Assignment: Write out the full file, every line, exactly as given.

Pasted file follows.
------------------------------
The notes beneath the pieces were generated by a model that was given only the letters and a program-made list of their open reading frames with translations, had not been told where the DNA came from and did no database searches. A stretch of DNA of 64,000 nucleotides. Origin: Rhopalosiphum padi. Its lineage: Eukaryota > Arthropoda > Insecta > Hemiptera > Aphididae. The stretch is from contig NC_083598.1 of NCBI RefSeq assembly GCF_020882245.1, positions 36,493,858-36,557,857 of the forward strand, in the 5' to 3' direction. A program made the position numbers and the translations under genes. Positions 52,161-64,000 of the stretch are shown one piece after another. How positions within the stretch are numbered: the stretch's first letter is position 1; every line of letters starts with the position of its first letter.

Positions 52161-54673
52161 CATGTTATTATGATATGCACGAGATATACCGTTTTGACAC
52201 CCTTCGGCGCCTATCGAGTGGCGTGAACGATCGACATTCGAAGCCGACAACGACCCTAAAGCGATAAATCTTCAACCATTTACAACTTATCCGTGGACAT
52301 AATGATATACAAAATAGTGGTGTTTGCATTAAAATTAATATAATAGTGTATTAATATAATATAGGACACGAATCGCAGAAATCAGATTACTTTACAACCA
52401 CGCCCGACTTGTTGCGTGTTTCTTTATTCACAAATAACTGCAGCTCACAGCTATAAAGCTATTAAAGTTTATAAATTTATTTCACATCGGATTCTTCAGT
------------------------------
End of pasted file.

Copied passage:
The notes beneath the pieces were generated by a model that was given only the letters and a program-made list of their open reading frames with translations, had not been told where the DNA came from and did no database searches. A stretch of DNA of 64,000 nucleotides. Origin: Rhopalosiphum padi. Its lineage: Eukaryota > Arthropoda > Insecta > Hemiptera > Aphididae. The stretch is from contig NC_083598.1 of NCBI RefSeq assembly GCF_020882245.1, positions 36,493,858-36,557,857 of the forward strand, in the 5' to 3' direction. A program made the position numbers and the translations under genes. Positions 52,161-64,000 of the stretch are shown one piece after another. How positions within the stretch are numbered: the stretch's first letter is position 1; every line of letters starts with the position of its first letter.

Positions 52161-54673
52161 CATGTTATTATGATATGCACGAGATATACCGTTTTGACAC
52201 CCTTCGGCGCCTATCGAGTGGCGTGAACGATCGACATTCGAAGCCGACAACGACCCTAAAGCGATAAATCTTCAACCATTTACAACTTATCCGTGGACAT
52301 AATGATATACAAAATAGTGGTGTTTGCATTAAAATTAATATAATAGTGTATTAATATAATATAGGACACGAATCGCAGAAATCAGATTACTTTACAACCA
52401 CGCCCGACTTGTTGCGTGTTTCTTTATTCACAAATAACTGCAGCTCACAGCTATAAAGCTATTAAAGTTTATAAATTTATTTCACATCGGATTCTTCAGT